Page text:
Student Union loans $45,000 to volunteer program
Little opposition on council to use of presidential decree
Prince Ralph Osei’s last presidential decree in office was approved on the evening of Aug. 23 as the Concordia Student Union Council endorsed a $45,000 loan to the Concordia Volunteer Abroad Program.
Incapable of securing financial aid from Concordia or a loan from any bank, CVAP turned to the CSU on July 31 for support to finance the construction of a $125,000 residence for Concordia volunteers in the town of Gulu, Uganda.
Despite having never seen the financial records of CVAP, the CSU president decreed on Aug. 13 that they be given the loan. Only one member of council questioned the details of the decree or the financial standing of CVAP.
The other $80,000 CVAP received was from a private guarantor whom Osei could not identify.
“CVAP approached me and they tried to seek loans from the university and bank, but they both refused,” said Osei. “So I sat down with the executives and we looked at the CSU’s finances and we have money at the CSU that we could guarantee them with no interest.”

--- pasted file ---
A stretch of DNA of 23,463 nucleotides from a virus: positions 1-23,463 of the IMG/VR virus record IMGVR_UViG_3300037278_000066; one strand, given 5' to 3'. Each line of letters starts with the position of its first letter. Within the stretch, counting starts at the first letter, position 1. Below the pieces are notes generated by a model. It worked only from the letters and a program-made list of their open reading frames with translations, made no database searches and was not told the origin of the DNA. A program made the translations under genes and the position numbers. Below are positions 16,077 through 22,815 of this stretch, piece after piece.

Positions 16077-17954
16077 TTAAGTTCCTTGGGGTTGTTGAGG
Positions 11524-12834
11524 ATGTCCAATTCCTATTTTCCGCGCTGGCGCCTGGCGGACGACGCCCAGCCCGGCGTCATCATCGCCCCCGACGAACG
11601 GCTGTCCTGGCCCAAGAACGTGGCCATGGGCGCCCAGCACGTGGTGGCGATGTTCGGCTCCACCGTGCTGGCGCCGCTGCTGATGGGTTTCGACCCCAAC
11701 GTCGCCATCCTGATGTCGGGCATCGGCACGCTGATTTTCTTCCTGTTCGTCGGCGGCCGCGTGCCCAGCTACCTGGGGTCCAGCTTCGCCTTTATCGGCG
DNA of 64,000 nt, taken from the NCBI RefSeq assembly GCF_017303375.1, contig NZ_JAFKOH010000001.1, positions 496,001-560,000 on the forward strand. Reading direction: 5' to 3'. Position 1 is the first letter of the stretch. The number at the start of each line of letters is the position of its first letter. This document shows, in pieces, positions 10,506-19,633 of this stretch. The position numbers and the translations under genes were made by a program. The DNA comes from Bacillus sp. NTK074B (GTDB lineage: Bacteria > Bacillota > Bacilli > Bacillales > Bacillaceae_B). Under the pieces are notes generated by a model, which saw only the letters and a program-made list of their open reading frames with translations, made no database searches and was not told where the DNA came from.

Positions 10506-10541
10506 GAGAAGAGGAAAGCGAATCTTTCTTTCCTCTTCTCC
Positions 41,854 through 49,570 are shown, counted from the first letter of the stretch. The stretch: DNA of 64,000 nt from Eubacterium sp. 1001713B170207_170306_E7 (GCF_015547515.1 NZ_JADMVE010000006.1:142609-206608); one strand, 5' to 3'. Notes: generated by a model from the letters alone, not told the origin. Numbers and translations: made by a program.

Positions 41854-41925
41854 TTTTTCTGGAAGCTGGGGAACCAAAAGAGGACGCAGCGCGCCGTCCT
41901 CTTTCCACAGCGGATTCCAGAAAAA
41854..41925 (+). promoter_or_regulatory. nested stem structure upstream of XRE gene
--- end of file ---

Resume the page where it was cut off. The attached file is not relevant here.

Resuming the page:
By making the loan interest free, the CSU will be forgoing over $1,000 in interest.
The loan, which must be paid in full by May 20, 2011, is backed up by the $220,000 in fees that CVAP gets directly from students each year—based on a fee of 0.35 cents per credit. Under the agreement signed with the CSU, the volunteer program would be levied a 10 per cent penalty if it failed to make the payment on time.
“I think that any one that sits in this chair should be able to make the right call,”
—Prince Ralph Osei,
Made by decree, a power reserved for the president to be used sparingly between the monthly meetings of council, Osei felt that the loan was time-sensitive.
“The problem was that the project had to start this summer,” said Osei, who confirmed that ground was broken on the building on Aug. 16. “CVAP has people in Uganda on the ground working and we could not have a council meeting right there and then, so we took an executive decision.”
When asked what would happen if council did not ratify the decree, especially since ground had already been broken on the building, Osei said that he did not have a contingency plan.
“I wouldn’t say I’m persuasive per se, but the idea behind it and the fact that it doesn’t affect the budget that we passed for the year, should get councilors’ approval,” said Osei.
Former CSU President Amine Dabchy, who was in Uganda to examine the building site between the time the loan was decreed and approved, told council that they were not setting a precedent: a loan of $10,000 had been given to the Concordia Co-op Bookstore in 2005.
With the precedent, Osei said that he was ready to look at other groups who would need similar loans.
“If they need money we would look at it, we would talk,” said Osei. “I think that any one that sits in this chair should be able to make the right call.”
This article originally appeared in The Link Volume 31, Issue 02, published August 24, 2010.
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